Make Tea

She lit the candles and incense, and sat down upon the cushions. Breathing deeply, she inhaled the fragrant scent, and allowed her gaze to wander over the items on the altar. She tried to focus, her gaze finally resting upon the image of Brighid, and the flame that the goddess held in her hands. As the darkness fell, both within and without, both figuratively and literally, she focused on the flame being offered. She took it within her heart, and for a brief moment it flickered, then died out as the darkness consumed it in a deep blanket of despair.

Breathe.

She focused once again on the image, this time on the watery vesica pisces symbol. Yet her mind would not focus, her thoughts filled with grief and anger, darkness and despair. She breathed through them, trying to remain in the present moment. But the darkness was overwhelming, and as she floundered, she cried out: “Help!”

The voice of the goddess spoke softly in her mind. “Make tea.”

She sat for a moment longer, determined to spend at least ten minutes at her altar. At last, she gave up and blew out the candles, allowing the incense to burn itself out. Make tea, the goddess had said. Alright. Let’s make some tea.

She went downstairs and put the kettle on. Let’s make tea, she said to herself. Mindfully. She prepared the small teapot with herbs known to lift the darkness and soothe the nerves: St John’s wort and skullcap. She also added some lemon balm, to ease tension and also for flavour. She inhaled the scent of the dried herbs, and mixed them together before placing them in the teapot. She looked out the window in the light of the setting sun, a small muntjac deer feeding alongside a magpie underneath the bird feeder.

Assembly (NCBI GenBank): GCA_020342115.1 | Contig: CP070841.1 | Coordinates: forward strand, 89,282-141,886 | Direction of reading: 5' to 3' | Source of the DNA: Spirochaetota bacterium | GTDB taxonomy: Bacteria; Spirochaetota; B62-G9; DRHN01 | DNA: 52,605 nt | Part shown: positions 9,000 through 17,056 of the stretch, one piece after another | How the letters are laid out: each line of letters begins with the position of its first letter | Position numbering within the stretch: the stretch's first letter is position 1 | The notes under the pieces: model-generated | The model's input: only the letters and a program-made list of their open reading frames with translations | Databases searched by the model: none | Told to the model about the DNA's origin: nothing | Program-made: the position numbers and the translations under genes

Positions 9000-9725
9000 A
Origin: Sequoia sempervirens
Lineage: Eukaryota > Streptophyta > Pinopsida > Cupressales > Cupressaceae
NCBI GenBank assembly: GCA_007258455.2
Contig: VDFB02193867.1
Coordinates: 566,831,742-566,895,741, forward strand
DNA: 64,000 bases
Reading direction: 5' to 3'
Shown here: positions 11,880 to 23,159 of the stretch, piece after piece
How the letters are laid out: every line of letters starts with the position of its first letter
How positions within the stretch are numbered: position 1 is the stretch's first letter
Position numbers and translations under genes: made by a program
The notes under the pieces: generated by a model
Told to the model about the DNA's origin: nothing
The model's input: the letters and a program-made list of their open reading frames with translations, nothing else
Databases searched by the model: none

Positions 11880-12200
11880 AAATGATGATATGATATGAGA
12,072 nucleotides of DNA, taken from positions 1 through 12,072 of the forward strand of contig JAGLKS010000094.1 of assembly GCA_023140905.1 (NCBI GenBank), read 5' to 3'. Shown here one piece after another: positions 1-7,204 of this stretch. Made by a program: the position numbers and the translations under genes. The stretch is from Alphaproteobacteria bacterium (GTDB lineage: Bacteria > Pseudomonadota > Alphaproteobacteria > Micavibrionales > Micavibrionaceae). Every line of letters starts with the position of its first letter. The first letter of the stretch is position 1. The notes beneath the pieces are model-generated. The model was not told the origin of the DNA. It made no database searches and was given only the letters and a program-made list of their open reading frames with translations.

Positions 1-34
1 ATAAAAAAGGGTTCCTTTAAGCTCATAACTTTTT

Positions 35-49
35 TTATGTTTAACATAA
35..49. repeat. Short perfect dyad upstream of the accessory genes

She placed on a tray the teapot, strainer and saucer, as well as a small handmade earthenware cup. She brought these to the table, and laid them down with her full attention. The kettle had boiled, and she carefully filled her small iron kettle with the water, feeling the steam against her skin. She brought the iron kettle to the table, and placed it on a heat-proof mat. She sat down, her mind still battling the darkness around the edges, her thoughts seemingly not her own. She knew her hormones were swirling in a dance similar to that which she had experienced at adolescence, though now she was at the other end of the brilliant spectrum. She had to take care of herself, of her body as well as her mind.